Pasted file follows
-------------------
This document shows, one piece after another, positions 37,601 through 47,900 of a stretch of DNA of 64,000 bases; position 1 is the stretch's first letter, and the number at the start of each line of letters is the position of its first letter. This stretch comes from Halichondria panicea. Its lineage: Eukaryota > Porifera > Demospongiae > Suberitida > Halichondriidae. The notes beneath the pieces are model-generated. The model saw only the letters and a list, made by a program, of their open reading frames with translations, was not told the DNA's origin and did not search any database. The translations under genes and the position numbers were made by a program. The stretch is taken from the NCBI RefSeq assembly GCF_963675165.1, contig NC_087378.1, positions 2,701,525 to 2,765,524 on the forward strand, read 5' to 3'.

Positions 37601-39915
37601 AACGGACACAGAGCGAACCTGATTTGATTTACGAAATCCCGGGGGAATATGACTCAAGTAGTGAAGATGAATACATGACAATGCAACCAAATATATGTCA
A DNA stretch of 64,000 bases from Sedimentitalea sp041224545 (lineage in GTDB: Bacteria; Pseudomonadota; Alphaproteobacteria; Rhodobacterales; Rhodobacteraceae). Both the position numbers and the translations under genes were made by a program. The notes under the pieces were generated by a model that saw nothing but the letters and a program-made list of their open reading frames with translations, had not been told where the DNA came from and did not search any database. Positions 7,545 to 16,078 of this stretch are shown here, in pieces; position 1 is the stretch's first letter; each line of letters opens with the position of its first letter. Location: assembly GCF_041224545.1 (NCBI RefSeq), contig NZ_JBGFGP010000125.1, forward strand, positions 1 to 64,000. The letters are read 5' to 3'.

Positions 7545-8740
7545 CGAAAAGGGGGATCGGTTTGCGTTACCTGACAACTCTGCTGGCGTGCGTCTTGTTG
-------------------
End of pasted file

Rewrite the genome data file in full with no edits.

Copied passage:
This document shows, one piece after another, positions 37,601 through 47,900 of a stretch of DNA of 64,000 bases; position 1 is the stretch's first letter, and the number at the start of each line of letters is the position of its first letter. This stretch comes from Halichondria panicea. Its lineage: Eukaryota > Porifera > Demospongiae > Suberitida > Halichondriidae. The notes beneath the pieces are model-generated. The model saw only the letters and a list, made by a program, of their open reading frames with translations, was not told the DNA's origin and did not search any database. The translations under genes and the position numbers were made by a program. The stretch is taken from the NCBI RefSeq assembly GCF_963675165.1, contig NC_087378.1, positions 2,701,525 to 2,765,524 on the forward strand, read 5' to 3'.

Positions 37601-39915
37601 AACGGACACAGAGCGAACCTGATTTGATTTACGAAATCCCGGGGGAATATGACTCAAGTAGTGAAGATGAATACATGACAATGCAACCAAATATATGTCA
A DNA stretch of 64,000 bases from Sedimentitalea sp041224545 (lineage in GTDB: Bacteria; Pseudomonadota; Alphaproteobacteria; Rhodobacterales; Rhodobacteraceae). Both the position numbers and the translations under genes were made by a program. The notes under the pieces were generated by a model that saw nothing but the letters and a program-made list of their open reading frames with translations, had not been told where the DNA came from and did not search any database. Positions 7,545 to 16,078 of this stretch are shown here, in pieces; position 1 is the stretch's first letter; each line of letters opens with the position of its first letter. Location: assembly GCF_041224545.1 (NCBI RefSeq), contig NZ_JBGFGP010000125.1, forward strand, positions 1 to 64,000. The letters are read 5' to 3'.

Positions 7545-8740
7545 CGAAAAGGGGGATCGGTTTGCGTTACCTGACAACTCTGCTGGCGTGCGTCTTGTTG